Barth's theology is fun. For Barth theology is the cheerful science. And CD, after all, is one big roller-coaster ride. And Barth's sense of humour has been justly celebrated - including his self-deprecating sense of humour (e.g his remark not long before his death correlating the excessive length of his bowel with his never-ending dogmatics!).

On his centenary I wrote an appreciation of Barth for the United Reformed Church's national magazine "Reform", in which I reflected on Barth as "the happiest theologian of our age". Shortly afterwards, at our General Assembly, I ran into Lesslie Newbigin, who thanked me for the article - and especially for the bit about Barth's laughter. Newbigin had been on a working group with Barth preparing for the WCC's Second Assembly and had written of the "tantrums" Barth could throw when he wasn't getting his way. But through it all, Newbigin was now glad to remember, Barth's laughter kept breaking through, stopping him short of taking himself too seriously.

Perhaps someone has some good Bultmann anecdotes along similar lines. I hope so. For, generally speaking one does not associate an existentialist with being a barrel of laughs (cf. Barth's comments on Kierkegaard).

Ben Myers said...

Thanks to all of you for your very interesting comments.

I like your question, Kim: "How does a theology play?" And admittedly Bultmann would clearly fall short in this respect: in fact, Barth claimed that the basic problem with Bultmann was his lack of humour, his "Marburg seriousness". Barth was especially irritated by the fact that Bultmann could resond to every criticism with the reply: "I do not understand!" (i.e. "the questioner is not using a sufficiently refined conceptuality").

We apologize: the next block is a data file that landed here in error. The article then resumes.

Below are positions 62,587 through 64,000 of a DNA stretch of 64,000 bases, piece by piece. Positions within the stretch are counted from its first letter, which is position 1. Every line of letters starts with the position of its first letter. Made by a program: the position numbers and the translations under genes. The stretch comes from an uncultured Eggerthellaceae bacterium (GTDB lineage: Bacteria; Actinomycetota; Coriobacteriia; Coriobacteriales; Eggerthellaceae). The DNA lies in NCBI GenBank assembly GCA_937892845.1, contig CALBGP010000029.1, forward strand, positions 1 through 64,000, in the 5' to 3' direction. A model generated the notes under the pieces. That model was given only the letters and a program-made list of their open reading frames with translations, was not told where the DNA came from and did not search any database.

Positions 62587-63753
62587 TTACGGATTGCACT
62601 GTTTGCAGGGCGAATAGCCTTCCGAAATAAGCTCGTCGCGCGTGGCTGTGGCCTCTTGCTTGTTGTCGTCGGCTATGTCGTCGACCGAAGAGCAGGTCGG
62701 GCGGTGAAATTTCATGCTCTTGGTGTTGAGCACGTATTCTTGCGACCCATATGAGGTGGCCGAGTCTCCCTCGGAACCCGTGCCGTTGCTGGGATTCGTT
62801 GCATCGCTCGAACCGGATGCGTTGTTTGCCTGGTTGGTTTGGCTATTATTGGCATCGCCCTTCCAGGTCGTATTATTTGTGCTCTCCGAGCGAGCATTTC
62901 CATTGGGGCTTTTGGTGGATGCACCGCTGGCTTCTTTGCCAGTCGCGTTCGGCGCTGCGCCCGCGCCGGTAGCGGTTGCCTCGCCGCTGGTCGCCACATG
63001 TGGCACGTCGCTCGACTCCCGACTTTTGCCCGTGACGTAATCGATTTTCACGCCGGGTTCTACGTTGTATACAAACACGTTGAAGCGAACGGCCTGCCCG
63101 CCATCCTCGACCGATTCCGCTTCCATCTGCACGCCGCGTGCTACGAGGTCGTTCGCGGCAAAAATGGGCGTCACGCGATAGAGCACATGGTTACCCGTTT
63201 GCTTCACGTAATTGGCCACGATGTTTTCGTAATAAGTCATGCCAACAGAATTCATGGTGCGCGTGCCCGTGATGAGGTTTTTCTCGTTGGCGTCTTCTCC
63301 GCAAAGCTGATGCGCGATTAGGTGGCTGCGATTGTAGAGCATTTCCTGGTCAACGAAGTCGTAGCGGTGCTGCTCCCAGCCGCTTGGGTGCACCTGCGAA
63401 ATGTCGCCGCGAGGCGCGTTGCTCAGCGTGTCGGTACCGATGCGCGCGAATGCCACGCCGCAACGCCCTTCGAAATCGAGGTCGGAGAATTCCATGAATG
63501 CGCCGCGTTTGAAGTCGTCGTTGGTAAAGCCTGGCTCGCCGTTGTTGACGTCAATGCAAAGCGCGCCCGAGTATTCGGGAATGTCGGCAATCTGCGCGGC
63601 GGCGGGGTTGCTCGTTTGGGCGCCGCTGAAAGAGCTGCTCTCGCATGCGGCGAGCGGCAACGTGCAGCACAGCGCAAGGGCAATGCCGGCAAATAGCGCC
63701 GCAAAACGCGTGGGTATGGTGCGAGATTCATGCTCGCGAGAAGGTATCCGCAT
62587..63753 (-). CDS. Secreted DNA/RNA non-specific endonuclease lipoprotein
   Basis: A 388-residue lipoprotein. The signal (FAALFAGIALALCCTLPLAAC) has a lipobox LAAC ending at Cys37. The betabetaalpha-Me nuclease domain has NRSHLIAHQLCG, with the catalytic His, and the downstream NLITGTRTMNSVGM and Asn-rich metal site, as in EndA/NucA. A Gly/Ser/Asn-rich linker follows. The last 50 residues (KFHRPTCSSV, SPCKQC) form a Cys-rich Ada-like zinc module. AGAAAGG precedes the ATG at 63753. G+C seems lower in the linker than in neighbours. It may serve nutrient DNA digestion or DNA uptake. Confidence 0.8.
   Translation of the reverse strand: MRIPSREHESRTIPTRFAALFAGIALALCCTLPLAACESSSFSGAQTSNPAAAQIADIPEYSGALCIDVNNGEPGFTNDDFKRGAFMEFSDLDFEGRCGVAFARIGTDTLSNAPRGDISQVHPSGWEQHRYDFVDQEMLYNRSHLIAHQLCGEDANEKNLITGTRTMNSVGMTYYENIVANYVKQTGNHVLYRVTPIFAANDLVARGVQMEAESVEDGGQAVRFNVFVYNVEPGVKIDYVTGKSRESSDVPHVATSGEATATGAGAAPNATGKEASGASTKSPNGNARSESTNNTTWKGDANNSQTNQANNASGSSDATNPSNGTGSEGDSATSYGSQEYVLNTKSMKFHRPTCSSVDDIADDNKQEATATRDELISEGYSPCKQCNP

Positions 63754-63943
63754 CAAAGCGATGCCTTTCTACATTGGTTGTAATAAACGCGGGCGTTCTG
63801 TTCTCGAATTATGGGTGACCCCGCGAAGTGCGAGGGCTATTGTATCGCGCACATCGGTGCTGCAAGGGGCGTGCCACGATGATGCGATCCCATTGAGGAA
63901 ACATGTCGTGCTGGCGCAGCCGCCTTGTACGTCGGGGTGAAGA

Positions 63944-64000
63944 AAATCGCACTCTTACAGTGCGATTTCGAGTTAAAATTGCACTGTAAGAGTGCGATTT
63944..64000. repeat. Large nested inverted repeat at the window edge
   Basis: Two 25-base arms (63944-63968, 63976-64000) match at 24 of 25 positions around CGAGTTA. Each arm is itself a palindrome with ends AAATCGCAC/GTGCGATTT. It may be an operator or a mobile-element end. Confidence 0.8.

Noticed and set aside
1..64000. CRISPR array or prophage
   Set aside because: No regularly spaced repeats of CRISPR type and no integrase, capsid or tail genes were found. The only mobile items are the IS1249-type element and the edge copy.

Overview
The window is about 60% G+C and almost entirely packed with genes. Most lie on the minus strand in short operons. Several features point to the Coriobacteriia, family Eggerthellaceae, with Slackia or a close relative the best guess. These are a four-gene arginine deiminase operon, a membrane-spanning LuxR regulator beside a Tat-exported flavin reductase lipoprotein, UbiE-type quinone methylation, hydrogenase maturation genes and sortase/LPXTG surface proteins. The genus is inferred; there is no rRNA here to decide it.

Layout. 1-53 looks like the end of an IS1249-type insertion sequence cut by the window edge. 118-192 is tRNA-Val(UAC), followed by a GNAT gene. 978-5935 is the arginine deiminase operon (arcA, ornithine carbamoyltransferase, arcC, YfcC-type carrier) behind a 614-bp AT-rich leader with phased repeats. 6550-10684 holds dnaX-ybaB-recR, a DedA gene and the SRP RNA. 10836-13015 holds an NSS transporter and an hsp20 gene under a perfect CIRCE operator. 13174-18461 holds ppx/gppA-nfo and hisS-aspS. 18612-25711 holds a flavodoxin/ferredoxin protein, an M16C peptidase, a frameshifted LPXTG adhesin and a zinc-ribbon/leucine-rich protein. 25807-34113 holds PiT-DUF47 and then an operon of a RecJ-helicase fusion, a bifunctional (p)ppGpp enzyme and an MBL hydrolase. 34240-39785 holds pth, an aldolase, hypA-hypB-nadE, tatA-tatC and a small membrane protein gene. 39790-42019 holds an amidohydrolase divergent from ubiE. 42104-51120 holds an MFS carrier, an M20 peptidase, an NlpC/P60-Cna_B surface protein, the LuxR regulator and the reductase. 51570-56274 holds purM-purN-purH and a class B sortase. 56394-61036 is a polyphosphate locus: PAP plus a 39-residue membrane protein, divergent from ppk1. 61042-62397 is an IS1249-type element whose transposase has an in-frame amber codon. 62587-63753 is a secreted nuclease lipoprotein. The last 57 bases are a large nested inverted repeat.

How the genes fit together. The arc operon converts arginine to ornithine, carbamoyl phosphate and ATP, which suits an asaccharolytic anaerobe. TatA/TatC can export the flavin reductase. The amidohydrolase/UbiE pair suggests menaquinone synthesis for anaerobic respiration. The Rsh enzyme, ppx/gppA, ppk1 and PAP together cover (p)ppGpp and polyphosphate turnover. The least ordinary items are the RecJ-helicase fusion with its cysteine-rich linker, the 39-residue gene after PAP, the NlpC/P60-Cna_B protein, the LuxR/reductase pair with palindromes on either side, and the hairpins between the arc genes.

So I might as well admit it: if I had to invite either Barth or Bultmann to dinner, it wouldn't be a hard choice.... But then again, in all fairness, who would be a better dinner guest than the ever-cheerful Karl Barth?

James Crossley said...

Wright?!?!

Ben Myers said...

Hmmm.... Only if he didn't come dressed in his vestments. ;-)

michael jensen said...

Well: I have found Rudy's exegesis of John's Gospel very stimulating of late. When you clear away all the assumptions he makes (often unsupported) of this bit being really part of that bit etc, he really was a very good reader of the actual text.

Ben Myers said...

Thanks for raising this point, Michael. I agree: in spite of its problems, I think Bultmann's commentary is a remarkably fresh and penetrating analysis of the theology of John's Gospel.

It really wasn't true when Barth accused Bultmann of simply deriving his exegesis from a set of prior philosophical commitments. On the contrary, even Bultmann's philosophical commitments (e.g. to the conceptuality of the early Heidegger) are subservient to his massive, life-long attempt to come to terms with the NT texts.